HEATH: Smoky Grey Trim Bread Basket
Tough lutindzi grass grows abundantly in the mountainous regions of Swaziland, and offers a naturally waxy finish which makes it water and stain-resistant. These woven baskets can be mixed and matched with other ethically-produced tableware - coasters, bowls and table mats - in this range. Fill yours with fruit, bread, napkins or cutlery.
A skilled craftswoman working within a Swazi weaving cooperative produced this table basket, in partnership with social enterprise Gone Rural Bomake. Since 1970, this organisation has been supporting women and children by building channels of sustainable and ethical employment.
Gone Rural now works with over 770 artisans across 53 communities in three regions of Swaziland. Each group is trained in a particular craft that makes use of the unique natural materials growing locally. You can learn more about these Swazi weavers here.
MATERIAL: Lutindzi Grass (Indigenous to Swaziland & grows wild in the mountains)
DIMENSIONS: 25cm Dia
Please note, as this is a handmade product, dimensions & colour may vary from those shown in the photographs.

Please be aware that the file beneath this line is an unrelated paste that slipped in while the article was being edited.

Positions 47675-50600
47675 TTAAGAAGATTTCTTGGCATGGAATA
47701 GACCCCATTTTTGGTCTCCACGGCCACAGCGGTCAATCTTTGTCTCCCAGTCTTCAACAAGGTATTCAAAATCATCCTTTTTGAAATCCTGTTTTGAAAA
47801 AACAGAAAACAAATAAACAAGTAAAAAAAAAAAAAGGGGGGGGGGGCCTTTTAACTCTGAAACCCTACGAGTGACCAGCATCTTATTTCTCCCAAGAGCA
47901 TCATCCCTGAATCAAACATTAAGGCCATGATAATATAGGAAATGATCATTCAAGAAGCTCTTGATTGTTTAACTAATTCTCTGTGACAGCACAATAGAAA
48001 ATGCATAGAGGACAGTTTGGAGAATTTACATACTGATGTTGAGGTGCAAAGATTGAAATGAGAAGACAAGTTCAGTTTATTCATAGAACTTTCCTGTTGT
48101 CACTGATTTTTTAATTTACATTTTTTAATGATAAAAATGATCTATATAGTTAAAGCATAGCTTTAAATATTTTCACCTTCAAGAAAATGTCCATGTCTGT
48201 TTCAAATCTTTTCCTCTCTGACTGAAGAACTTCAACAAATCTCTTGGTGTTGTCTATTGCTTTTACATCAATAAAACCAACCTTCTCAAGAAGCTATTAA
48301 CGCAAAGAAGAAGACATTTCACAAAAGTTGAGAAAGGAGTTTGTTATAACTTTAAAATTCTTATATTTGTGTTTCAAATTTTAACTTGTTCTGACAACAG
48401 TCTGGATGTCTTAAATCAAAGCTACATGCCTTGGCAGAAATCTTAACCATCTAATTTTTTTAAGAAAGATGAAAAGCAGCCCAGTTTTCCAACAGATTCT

FAIR TRADE AND ETHICALLY HANDMADE IN SWAZILAND
With the support of local charity, Gone Rural, the weavers behind these beautiful fair trade baskets and bowls are trained in various handcrafts using the traditional techniques and the raw materials locally available to them. Promoting local crafts in this way protects livelihoods and helps build viable income channels for future generations.
Gone Rural buys the lutindzi grasses from local harvesting communities and prepares it in their workshop using eco-friendly dyes, fuel-efficient burners and non-indigenous wood. The grass is then dried, weighed and bundled up before being distributed amongst the weaving communities along with basket designs so that the weavers can start their work with everything they need. Grass deliveries and orders arrive monthly on a rolling basis so that the weavers have a steady stream of reliable work, and three weeks after grass deliveries an informal market day is held in the mountains, where the production team returns to purchase finished baskets. Many artisans assemble here monthly to sell their wares: everything from baked goods to second-hand clothes and home-grown vegetables, as well as these woven baskets.
This organisation runs vital programmes to support the weavers, their families and their communities: many mothers credit basket weaving initiatives for paying their children’s school fees, and some communities have had boreholes drilled with the proceeds from their work after wages have been paid.
Shop the Swazi Hills Tableware collection here.